It’s a Saturday morning and I’m sitting in my recliner enjoying a cup of coffee and catching up on my reading when our 18-month-old Corgi bounds up between my legs, ears straight up and eyes wide. I pet him on the top of the head thinking he’ll go away, but he stays perched on the chair waiting on me to respond. To what, I don’t know — until I see the leash. He has clearly let me know that he wants to go for a walk.
We troop around the block, and he does what dogs do — sniff where other dogs have been and then apply his own mark to the territory with a hike of his back leg. We return home and he continues his activities by lying on his back, which translates to “rub my tummy,” and bringing me a tennis ball, which means “let’s play pitch and catch.” He’s as smart as any dog I’ve seen.
Then I have the epiphany. As one who is into studying and teaching leadership I realize that our dog has just given me a good leadership lesson, especially when it comes to how to motivate others to do what you want them to do.
John Maxwell, author of numerous books on the subject of leadership, sums up his definition of leadership as “leadership is influence — nothing more, nothing less.”
Obviously, Scooter influenced me. So how did he do it and what can I learn from him about influencing others?
When Scooter has a goal, such as “rub my tummy” or “throw the ball,” he keeps asking (in his own way) until his goal is accomplished.
As Lee Iacocca said, “You’ve got to say, I think that if I keep working at this and want it badly enough I can have it. It’s called perseverance.”
At first, when Scooter would go walking around the neighborhood on the leash he would empty his bladder on the first marked spot he would come to. Then he would come to other marked spots, but be empty. After only a week he was using only a few drops on the first marked spot he came to because he was saving up for other spots. In the business word, many have adopted the principle of Kaizen, a Japanese term meaning continuous improvement. Scooter caught on to the idea of continuous learning and improvement early on.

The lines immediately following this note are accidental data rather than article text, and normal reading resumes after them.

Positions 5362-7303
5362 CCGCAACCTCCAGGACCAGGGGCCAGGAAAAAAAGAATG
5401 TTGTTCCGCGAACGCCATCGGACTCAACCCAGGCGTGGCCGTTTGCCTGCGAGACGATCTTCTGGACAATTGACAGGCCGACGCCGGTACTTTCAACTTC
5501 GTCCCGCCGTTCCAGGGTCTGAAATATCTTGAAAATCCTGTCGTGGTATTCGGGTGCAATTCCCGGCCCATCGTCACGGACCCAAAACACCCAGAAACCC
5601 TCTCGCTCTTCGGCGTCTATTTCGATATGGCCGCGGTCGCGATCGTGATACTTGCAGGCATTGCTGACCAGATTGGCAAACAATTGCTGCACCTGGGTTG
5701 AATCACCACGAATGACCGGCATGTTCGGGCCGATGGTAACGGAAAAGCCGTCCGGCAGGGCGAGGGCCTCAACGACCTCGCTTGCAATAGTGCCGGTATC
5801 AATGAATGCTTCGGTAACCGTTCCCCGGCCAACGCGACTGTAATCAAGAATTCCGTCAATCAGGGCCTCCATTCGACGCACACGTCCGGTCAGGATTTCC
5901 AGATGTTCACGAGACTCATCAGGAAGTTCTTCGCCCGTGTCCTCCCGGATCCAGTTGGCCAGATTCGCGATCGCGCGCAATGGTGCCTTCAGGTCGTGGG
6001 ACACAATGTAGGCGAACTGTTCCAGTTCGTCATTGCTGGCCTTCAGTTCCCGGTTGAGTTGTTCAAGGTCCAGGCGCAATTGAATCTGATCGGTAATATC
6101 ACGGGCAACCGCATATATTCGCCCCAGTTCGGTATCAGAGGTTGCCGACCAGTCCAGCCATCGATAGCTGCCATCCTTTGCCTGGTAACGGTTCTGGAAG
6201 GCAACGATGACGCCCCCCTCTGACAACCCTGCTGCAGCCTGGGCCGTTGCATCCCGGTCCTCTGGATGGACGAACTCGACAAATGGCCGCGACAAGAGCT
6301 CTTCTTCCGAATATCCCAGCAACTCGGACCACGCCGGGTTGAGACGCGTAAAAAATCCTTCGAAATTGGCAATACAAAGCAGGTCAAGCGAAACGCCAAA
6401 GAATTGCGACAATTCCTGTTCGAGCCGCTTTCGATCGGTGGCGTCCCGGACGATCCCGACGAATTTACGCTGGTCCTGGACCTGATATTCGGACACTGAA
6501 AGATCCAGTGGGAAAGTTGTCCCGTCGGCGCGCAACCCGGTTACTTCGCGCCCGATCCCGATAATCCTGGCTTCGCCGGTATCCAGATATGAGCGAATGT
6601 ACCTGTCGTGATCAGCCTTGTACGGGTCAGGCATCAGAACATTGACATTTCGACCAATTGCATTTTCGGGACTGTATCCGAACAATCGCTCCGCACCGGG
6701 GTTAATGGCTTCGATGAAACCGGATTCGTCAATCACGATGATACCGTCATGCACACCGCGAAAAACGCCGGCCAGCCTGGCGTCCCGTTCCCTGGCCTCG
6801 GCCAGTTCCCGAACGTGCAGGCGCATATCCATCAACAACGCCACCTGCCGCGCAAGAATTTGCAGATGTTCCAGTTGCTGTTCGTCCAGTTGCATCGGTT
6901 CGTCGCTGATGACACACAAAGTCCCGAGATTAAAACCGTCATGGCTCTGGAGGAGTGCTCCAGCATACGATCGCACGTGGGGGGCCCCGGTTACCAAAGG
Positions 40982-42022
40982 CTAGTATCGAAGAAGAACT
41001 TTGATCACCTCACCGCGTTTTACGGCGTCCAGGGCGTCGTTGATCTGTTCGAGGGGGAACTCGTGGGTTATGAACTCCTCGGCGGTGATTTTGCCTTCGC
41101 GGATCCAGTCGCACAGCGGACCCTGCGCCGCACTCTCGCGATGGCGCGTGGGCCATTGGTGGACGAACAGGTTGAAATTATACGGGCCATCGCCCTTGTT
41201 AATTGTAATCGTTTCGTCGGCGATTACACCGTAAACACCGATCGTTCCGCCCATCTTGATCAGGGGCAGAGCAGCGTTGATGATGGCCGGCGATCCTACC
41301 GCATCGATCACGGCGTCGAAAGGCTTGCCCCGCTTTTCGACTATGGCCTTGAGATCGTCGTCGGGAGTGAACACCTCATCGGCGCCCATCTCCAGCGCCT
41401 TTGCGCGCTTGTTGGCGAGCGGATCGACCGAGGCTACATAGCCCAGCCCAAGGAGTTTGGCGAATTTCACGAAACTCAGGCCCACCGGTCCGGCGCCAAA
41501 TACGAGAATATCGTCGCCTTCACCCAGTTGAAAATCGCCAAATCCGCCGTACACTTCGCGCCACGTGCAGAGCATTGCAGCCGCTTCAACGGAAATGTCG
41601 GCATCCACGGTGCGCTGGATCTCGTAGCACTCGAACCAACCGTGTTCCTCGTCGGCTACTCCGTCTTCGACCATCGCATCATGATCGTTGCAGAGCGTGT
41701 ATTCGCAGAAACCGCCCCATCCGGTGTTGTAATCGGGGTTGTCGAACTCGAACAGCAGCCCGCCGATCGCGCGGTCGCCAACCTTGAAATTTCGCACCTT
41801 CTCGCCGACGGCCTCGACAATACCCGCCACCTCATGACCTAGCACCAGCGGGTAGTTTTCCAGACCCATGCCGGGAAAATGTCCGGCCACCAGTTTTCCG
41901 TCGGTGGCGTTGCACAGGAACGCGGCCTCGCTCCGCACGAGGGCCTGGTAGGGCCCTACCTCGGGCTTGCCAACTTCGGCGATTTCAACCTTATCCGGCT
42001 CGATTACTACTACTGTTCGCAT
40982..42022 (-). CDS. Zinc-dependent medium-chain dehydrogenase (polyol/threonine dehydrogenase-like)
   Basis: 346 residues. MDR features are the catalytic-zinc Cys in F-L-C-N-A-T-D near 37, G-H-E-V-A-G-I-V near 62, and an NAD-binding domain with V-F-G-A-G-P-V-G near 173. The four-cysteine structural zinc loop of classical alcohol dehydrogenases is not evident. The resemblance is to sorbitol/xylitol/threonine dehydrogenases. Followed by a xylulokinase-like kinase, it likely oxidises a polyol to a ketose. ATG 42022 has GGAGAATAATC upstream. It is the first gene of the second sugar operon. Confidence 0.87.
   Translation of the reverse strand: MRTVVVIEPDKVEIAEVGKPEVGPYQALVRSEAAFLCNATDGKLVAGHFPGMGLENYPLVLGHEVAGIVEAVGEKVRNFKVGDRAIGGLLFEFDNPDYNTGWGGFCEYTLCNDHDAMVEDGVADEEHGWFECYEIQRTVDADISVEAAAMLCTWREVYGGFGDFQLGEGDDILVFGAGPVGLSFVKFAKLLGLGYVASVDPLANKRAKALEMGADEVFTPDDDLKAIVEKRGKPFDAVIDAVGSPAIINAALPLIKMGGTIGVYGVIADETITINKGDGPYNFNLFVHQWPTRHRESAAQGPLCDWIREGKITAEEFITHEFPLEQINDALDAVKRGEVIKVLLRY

Make others feel good
Scooter taught me that the reward can be simply to make others be happy. When I’m happy, he’s happy. When I’m not happy, he tries to make me happy. When leaders actually care about their followers and employees, and not just the bottom line, it is amazing what employees will do for the organization.
Show others what you want them to do
If you want people to do something, don’t just tell them — show them. Scooter will literally move my hand to his tummy as he lies on his back. Too many managers tell their employees what to do without demonstrating first. They then wonder why the outcome was not what they desired.
I learned this the hard way once in a goal-setting exercise I facilitated for a board of directors of an organization. I assumed that the members knew how to construct goal statements, so I neglected to give them an example of a good goal statement. The result was that their goals were weak, uninspiring and below the level of what could be attained.
After showing them how to come up with the goal statements, the results were much better.
Show others that you can obey
In other words, show others that you can respond to their requests. Leaders need to let their followers know that they need feedback and are not afraid of receiving it.
Sometimes, just be quiet and be there
Scooter often follows me and then gets right under my feet, or he lies down on the other side of the room. He senses what I need from him. This ability to sense what your followers need is an art that real leaders understand. It is knowing what motivates others, and it is knowing that not everyone is motivated by the same behavior.
Scooter shows his love for me no matter what I do for him, even when he is disciplined. Followers who believe their leader truly cares for them will do just about anything for such a leader.
To be a better leader, I just remind myself of the leadership lessons from Scooter.
Phil Hardwick’s column on Mississippi Business appears regularly in the Mississippi Business Journal. His e-mail address is email@example.com and his Web site is www.philhardwick.com.
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